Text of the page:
Jesus Take the Wheel: Hot Air Balloon Edition

John Ortberg’s wife gave him a unique birthday present—a ride in a hot-air balloon. They went together to the field where all of the hot-air balloons were inflated, got into the basket, and the pilot began the balloon's ascent. It was beautiful. It was scenic. They could look out over the hills of southern California and see all the way to the ocean. It was a majestic sight!

John Ortberg was inspired and excited. Still one emotion tugged at his heart that he hadn’t anticipated—fear. The balloon basket went up about knee high; one good lurch and he would be in a free fall. He gripped the ropes with sweaty palms as his heart pounded in his chest.

In order to put himself at ease, he decided to get to know the guy flying the balloon. After all, they’d placed their destinies in his hands. Their very lives rested on the competence and character of this man.

John inched over towards him and asked, "What do you do for a living? How did you get started flying balloons?" He knew they were in trouble when his response began with, "Well dude, it's like this..."

He didn't actually have a job, he said; mostly he surfed. He said he began flying hot-air balloons after he was driving his pickup truck and had too much to drink. He had gotten into a rather bad accident and had injured his brother, who was no longer able to “get along too good.” He started flying hot-air balloons to give his brother something to watch.

"When we descend, if the descent is bumpy, it's because I've never flown this particular balloon before. I'm not quite sure how it's going to go when we go down," said the pilot.

John Ortberg’s wife whispered in his ear with thinly veiled panic in her voice, "You mean we're a thousand feet up in the air with an unemployed surfer who started flying hot-air balloons because he was driving his pickup truck and got drunk and crashed it and crippled his brother, and he has never been in this balloon before, and he doesn't know how to get it down?"

The bottom line for the Ortberg’s was this—could they trust the pilot? As Christians, this is our bottom line as well. The Bible even goes as far to say that “without faith it is impossible to please God.”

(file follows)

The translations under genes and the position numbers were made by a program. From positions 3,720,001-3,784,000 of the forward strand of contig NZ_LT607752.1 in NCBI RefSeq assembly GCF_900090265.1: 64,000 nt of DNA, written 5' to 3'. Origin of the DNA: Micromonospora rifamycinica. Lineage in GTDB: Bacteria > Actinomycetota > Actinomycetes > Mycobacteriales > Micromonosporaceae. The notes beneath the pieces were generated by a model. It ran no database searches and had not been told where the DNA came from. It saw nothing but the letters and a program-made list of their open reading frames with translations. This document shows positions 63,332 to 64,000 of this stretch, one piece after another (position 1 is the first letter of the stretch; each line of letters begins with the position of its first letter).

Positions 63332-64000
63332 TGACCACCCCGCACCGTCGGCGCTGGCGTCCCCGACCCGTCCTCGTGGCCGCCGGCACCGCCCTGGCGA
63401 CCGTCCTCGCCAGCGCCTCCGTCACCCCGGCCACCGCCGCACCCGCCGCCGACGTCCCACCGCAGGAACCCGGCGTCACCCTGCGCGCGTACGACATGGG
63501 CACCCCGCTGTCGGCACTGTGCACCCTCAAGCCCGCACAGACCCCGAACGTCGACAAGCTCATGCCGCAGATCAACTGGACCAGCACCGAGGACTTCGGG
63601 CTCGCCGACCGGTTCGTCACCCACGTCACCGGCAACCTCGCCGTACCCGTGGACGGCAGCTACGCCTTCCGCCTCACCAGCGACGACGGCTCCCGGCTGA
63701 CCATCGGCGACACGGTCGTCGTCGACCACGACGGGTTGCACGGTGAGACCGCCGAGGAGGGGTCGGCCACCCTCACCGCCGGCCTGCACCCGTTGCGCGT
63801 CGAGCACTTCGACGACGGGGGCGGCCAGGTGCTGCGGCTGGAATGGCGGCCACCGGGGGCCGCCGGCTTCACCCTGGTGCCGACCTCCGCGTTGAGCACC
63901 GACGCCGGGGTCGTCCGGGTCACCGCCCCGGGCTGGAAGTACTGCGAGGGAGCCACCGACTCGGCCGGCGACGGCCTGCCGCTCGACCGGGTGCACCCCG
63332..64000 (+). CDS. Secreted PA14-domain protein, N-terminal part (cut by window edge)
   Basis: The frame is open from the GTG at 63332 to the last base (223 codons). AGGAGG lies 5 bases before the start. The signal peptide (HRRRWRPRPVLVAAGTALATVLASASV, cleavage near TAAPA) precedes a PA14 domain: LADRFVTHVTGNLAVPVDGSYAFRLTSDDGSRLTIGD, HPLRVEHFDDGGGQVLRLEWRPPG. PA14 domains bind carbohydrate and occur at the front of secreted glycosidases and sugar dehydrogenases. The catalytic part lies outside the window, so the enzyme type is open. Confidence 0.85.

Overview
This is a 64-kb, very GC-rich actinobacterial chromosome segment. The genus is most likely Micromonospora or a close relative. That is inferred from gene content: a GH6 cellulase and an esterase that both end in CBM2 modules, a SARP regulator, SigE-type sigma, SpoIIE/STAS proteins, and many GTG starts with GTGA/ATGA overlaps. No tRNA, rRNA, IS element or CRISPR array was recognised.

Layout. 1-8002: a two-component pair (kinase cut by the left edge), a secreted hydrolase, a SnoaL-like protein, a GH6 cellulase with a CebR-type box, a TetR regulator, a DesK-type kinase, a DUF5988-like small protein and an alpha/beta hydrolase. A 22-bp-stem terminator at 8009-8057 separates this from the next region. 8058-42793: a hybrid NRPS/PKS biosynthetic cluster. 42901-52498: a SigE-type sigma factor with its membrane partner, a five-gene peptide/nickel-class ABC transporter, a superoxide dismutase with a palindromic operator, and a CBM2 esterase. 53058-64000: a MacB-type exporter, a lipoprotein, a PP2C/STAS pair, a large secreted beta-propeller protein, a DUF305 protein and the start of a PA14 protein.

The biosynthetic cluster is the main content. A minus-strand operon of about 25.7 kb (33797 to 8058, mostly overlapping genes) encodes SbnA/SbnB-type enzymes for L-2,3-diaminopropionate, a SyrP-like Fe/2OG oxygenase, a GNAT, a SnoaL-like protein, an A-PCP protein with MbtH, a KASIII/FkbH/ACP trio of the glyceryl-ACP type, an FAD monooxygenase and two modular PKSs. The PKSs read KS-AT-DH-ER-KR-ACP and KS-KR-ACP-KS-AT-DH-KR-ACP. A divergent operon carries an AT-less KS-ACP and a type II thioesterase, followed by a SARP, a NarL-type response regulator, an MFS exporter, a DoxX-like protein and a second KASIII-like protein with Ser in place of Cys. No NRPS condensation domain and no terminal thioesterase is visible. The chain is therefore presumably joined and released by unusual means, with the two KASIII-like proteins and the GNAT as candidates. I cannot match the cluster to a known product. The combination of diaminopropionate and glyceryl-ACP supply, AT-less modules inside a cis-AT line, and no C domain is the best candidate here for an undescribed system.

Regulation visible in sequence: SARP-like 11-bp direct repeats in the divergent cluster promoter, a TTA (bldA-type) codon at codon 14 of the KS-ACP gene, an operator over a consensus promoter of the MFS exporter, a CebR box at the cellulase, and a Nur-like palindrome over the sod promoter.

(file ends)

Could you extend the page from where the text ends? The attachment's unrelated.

Life is full of all kinds of adversity. Sometimes we struggle because of painful situations, like conflict in relationships, a family crisis, a medical diagnosis, or being victimized by a natural disaster. Sometimes we struggle because we made bad decisions that were against God’s design for our lives.

During these times, we can begin to lose our spiritual strength to press on in faithfulness. When we forget about God’s amazing power, Isaiah 40 reminds reminds us to allow God to renew our strength and to recapture the joy of our walk with God.

If God measures all the waters of the earth in the measure of His hand; If God is the creator of wisdom
If the nations are like a drop of water in a bucket compared to Him;
If God placed every star in the heavens and knows each by name;
If God, who never grows weary or faint, yet is the Giver of all power and strength;
If God can create and sustain the entire universe,
then surely we can trust Him to strengthen and sustain our lives no matter the circumstances!

If we want God’s strength, we must “wait on the Lord” (Isaiah 40:31). We position ourselves under the authority of God.  Our posture is such that we ask boldly and confidently for God’s mercy and grace. We say to God, “Help my unbelief.” We ask God to make Him our treasure once again.  We are honest with Him. We walk in obedience as we wait for God to transform our hearts.

The late pastor Adrian Rogers said, “You can save a lot of time waiting on God.” We need God’s presence in our lives, and we need God to pilot our lives. Only then will be strengthened to begin to run again with spiritual strength and joy for God

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